We frame our story in the vividly gorgeous language of state-of-the-art high-definition digital cinematography, surrounded by millions of live birds in one of the world’s most beautiful natural sanctuaries. The viewer will experience stunning juxtapositions of beauty and horror, destruction and renewal, grief and joy, birth and death, coming out the other side with their heart broken open and their worldview shifted. Stepping outside the stylistic templates of traditional environmental or documentary films, MIDWAY will take viewers on a guided tour into the depths of their own spirits, delivering a profound message of reverence and love that is already reaching an audience of tens of millions of people around the world.

Now the filmmakers are looking to you and me for donations to help complete the film, completely independently of any corporate funding so that they can then share it freely with everyone on the internet. My 7-year-old just watched this trailer on their Kickstarter page and urged me to contribute – so I just did. I hope you will too.

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The rising seas that must not be named…

The republican tragicomedy of innovative legislative maneuvers to counter climate change and sea level rise continues in its relentless effort to hold back, if not bury altogether, the science that says many of our coasts will be underwater by the end of this century. Last week, it was the North Carolina legislature that decided, when a scientific commission of their own appointment told them to brace for a 39-inch sea level rise, to simply legislate that the seas shall not rise more than 8-inches!! Just outlaw the scientific models if they predict scenarios you don’t like – problem solved?!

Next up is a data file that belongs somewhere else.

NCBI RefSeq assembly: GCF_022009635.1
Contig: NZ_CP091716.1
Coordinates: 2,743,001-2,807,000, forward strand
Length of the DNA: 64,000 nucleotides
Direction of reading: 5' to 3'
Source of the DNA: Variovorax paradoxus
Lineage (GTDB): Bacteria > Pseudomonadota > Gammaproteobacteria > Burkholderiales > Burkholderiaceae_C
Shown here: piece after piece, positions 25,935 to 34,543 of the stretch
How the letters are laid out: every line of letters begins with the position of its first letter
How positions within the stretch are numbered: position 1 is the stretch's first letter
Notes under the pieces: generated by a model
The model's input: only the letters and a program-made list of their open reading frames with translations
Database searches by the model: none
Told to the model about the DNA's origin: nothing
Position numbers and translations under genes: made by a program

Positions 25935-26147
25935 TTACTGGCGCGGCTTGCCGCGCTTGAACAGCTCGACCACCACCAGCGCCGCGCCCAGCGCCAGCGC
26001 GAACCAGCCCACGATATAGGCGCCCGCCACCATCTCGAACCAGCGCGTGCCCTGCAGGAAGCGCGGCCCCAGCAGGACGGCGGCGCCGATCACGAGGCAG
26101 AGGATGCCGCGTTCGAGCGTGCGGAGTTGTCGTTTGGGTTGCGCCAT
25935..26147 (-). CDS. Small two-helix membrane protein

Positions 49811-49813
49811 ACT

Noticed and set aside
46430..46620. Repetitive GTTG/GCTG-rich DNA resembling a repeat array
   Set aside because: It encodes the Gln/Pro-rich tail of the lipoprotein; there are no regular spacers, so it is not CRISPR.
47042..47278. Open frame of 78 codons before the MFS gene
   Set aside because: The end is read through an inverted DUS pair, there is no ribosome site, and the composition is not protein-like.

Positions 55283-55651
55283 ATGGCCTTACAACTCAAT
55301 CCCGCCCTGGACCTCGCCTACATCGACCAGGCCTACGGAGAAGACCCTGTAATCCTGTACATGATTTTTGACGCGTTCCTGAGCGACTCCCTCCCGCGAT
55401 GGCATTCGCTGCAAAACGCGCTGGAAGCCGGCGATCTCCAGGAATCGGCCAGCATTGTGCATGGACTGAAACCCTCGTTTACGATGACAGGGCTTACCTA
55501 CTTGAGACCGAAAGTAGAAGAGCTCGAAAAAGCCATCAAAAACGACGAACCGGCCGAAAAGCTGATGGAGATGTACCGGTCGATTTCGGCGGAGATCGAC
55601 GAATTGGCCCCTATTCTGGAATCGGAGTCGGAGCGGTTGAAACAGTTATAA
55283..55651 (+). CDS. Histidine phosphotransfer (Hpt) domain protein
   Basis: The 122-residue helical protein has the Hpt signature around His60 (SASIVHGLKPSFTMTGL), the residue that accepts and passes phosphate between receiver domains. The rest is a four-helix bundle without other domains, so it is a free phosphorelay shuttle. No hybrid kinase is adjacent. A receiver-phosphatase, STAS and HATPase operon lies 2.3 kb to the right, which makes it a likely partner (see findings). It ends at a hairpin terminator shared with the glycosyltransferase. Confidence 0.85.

Their neighbors to the north, in Virginia, faced with a similar report from a study they commissioned, have responded by simply removing the term “sea level rise” from the report because it is such a “left wing term”! How easy was that?

I guess it must seem easier to bury one’s head in a soon-to-be-underwater pile of ideological sand than to actually deal with the real world problem. Here’s Comedy Central’s Indecision blog (where else do you get your news?) on how ‘Climate Change’ is now “truly the republican Voldemort…”

Indeed, many seemingly neutral terms are actually straight [out] of a Marxist grad school seminar. At least someone’s read the haunting opening lines of the Communist Manifesto, “A specter is haunting Europe — the specter of climate change,” and recognized the left-wing refrain, “From each according to his abilities, to each according to his sea level rise.”

However, while Virginia Republicans are to be applauded for ridding the language of “liberal code words” from “sea level rise” to “science,” it’s not clear how much further we can take this. The issue of “adrenal gland” health is an important one, but I’m not sure legislatures should be limited to writing laws that are anagrams of Ronald Reagan’s name.

via Virginia Excises Marxist Words, Like “Sea Level” | Indecision Blog | Political Humor | Comedy Central’s Indecision.